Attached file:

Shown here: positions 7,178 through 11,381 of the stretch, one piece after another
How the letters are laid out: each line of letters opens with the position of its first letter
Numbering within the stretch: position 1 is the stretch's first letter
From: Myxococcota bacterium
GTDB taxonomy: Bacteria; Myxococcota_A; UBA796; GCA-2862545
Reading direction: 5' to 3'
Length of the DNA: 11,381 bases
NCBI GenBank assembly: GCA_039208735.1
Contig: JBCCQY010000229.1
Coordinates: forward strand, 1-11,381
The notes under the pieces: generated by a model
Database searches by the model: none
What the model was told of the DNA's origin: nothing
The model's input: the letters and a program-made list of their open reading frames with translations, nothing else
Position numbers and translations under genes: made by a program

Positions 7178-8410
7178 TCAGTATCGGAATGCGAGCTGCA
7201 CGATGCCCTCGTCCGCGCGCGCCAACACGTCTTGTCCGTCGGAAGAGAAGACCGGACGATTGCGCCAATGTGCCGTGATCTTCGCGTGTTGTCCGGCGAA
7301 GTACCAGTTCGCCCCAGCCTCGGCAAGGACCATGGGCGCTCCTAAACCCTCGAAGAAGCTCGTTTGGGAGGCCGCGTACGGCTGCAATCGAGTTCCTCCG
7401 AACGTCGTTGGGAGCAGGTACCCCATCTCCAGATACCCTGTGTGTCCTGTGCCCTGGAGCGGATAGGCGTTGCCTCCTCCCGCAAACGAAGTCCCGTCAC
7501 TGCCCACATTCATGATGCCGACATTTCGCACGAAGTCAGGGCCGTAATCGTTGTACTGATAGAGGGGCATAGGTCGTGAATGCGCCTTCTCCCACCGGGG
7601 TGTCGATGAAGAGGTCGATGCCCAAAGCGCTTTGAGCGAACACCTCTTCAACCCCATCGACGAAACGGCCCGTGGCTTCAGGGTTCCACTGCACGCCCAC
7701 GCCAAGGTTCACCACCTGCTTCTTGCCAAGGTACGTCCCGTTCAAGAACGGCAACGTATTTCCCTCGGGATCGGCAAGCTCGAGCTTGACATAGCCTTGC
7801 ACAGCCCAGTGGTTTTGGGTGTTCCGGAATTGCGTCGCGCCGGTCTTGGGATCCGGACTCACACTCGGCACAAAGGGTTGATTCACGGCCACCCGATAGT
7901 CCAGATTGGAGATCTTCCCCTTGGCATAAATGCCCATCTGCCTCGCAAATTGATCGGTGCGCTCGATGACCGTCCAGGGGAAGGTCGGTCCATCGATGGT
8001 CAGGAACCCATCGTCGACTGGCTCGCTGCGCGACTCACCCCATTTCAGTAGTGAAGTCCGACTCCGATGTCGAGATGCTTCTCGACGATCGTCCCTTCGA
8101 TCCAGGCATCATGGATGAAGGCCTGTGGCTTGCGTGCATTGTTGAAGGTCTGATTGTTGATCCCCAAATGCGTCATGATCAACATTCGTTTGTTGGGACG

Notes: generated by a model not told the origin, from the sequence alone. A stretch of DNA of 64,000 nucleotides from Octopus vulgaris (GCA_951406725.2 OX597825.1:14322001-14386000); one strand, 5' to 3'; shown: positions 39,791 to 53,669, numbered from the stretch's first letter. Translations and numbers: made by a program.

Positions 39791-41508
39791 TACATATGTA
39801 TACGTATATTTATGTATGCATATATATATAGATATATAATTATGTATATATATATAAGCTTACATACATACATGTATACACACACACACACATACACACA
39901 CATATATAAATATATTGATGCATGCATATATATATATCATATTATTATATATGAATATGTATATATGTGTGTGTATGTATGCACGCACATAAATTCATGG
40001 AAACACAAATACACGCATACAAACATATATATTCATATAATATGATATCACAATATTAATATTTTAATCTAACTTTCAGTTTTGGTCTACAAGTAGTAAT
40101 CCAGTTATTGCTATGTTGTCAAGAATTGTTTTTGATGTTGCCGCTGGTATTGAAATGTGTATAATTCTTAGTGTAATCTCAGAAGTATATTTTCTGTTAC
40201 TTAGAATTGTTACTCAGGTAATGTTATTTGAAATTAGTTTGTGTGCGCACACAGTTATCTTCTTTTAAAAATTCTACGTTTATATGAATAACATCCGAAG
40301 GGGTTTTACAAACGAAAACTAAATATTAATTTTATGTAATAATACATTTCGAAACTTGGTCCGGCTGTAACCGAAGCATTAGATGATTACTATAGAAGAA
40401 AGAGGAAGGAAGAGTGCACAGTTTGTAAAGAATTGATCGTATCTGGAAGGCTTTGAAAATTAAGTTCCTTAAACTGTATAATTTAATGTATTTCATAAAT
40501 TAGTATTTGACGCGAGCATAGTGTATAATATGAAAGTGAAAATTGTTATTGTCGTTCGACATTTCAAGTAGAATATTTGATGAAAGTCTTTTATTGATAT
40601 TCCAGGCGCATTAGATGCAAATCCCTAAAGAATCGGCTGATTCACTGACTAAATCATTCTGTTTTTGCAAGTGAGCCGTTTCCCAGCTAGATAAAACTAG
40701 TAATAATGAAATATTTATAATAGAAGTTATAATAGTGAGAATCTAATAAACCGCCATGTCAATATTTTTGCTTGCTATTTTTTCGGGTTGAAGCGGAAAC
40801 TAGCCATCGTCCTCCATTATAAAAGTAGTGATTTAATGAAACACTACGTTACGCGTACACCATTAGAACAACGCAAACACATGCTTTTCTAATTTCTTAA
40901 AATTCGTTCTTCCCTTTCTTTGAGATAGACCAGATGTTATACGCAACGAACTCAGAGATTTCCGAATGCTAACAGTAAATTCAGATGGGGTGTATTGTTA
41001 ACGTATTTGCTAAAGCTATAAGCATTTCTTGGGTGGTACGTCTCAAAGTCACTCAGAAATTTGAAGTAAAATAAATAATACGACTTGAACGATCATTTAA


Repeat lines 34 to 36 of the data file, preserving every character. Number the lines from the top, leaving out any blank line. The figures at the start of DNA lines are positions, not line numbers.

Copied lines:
40101 CCAGTTATTGCTATGTTGTCAAGAATTGTTTTTGATGTTGCCGCTGGTATTGAAATGTGTATAATTCTTAGTGTAATCTCAGAAGTATATTTTCTGTTAC
40201 TTAGAATTGTTACTCAGGTAATGTTATTTGAAATTAGTTTGTGTGCGCACACAGTTATCTTCTTTTAAAAATTCTACGTTTATATGAATAACATCCGAAG
40301 GGGTTTTACAAACGAAAACTAAATATTAATTTTATGTAATAATACATTTCGAAACTTGGTCCGGCTGTAACCGAAGCATTAGATGATTACTATAGAAGAA